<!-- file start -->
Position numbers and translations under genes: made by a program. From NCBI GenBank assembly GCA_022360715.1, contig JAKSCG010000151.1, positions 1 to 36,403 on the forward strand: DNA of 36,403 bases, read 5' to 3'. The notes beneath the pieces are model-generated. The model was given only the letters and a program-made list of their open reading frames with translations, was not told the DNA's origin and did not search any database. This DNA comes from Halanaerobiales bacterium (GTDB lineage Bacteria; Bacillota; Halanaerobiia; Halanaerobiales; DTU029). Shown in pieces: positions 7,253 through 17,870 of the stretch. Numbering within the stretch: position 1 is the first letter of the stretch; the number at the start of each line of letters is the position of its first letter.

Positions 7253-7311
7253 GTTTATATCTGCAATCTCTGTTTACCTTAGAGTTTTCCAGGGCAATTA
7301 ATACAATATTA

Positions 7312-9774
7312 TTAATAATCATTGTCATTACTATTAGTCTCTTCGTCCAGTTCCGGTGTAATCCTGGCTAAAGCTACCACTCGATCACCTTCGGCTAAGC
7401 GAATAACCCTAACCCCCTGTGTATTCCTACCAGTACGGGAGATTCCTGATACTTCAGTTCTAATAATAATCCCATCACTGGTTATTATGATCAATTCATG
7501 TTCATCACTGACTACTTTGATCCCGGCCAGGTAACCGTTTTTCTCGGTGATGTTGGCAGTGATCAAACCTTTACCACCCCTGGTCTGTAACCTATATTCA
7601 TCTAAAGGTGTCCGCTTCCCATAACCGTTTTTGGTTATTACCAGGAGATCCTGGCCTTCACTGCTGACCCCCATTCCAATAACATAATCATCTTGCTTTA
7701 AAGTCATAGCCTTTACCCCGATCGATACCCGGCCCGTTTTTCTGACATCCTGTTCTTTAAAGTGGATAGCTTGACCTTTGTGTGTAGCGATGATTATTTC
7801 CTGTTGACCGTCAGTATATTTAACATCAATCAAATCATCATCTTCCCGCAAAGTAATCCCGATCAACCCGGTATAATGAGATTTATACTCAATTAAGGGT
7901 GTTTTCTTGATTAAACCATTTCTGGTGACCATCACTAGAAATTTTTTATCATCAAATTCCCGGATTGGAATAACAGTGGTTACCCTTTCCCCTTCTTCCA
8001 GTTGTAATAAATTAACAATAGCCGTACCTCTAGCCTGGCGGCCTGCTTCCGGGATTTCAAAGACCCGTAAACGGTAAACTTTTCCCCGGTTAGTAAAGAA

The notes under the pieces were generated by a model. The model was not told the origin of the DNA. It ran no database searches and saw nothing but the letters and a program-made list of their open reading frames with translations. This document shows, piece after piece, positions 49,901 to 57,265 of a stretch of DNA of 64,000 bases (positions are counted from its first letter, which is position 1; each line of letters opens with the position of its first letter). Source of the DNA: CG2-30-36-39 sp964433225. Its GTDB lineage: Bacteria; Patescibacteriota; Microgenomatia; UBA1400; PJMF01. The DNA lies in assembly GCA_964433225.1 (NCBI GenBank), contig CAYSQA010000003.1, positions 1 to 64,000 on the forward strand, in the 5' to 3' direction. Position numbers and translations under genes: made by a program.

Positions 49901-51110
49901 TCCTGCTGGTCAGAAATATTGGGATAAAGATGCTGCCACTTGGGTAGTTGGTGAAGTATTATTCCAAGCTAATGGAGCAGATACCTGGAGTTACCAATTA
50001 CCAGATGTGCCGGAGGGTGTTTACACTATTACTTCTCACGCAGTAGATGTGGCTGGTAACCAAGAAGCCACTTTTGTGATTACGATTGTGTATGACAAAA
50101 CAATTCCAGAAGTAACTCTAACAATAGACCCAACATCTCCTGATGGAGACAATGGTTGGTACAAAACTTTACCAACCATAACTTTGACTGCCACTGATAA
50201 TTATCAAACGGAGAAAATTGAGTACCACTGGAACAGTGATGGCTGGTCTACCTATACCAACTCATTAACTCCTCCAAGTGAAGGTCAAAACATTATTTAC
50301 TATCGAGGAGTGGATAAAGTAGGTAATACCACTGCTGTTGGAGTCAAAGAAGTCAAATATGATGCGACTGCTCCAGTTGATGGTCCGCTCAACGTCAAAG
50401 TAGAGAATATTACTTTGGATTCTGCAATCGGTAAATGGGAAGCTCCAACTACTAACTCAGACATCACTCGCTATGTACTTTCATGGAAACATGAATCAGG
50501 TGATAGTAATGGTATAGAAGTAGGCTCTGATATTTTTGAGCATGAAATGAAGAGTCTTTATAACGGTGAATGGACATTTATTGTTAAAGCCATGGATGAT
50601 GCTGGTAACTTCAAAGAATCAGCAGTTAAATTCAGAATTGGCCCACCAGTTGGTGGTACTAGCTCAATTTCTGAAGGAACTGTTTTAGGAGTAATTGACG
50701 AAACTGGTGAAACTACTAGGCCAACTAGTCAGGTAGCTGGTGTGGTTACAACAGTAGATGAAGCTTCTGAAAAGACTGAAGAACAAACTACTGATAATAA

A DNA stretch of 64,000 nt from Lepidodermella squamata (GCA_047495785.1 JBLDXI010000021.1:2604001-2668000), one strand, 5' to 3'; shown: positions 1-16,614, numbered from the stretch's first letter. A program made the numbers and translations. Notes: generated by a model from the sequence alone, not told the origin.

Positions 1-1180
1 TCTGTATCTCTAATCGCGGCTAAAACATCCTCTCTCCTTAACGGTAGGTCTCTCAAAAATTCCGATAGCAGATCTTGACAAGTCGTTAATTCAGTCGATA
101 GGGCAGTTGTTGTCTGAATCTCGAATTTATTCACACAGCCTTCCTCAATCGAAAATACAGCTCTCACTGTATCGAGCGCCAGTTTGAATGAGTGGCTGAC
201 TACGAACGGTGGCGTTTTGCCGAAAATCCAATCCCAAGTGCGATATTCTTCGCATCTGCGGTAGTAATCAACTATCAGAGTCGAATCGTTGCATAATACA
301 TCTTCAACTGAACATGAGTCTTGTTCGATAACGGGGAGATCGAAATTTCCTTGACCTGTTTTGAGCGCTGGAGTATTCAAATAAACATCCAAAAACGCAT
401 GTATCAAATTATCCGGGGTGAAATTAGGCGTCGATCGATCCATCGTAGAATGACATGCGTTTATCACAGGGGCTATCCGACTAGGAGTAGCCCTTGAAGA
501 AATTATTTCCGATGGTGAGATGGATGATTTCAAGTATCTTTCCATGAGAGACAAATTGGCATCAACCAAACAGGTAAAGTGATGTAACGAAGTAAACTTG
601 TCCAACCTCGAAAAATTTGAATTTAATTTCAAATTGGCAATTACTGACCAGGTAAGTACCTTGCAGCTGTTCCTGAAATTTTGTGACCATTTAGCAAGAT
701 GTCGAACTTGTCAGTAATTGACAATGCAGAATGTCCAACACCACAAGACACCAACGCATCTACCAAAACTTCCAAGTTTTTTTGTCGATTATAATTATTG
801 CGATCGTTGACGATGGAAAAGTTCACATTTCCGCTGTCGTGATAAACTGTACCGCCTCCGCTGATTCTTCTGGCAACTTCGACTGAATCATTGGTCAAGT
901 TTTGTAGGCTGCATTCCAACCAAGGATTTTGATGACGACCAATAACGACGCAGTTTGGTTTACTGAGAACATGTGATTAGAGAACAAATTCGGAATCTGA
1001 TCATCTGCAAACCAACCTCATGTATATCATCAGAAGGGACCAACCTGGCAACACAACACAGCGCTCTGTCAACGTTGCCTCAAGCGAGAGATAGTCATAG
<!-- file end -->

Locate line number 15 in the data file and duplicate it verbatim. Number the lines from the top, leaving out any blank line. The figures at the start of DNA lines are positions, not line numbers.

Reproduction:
Positions 49901-51110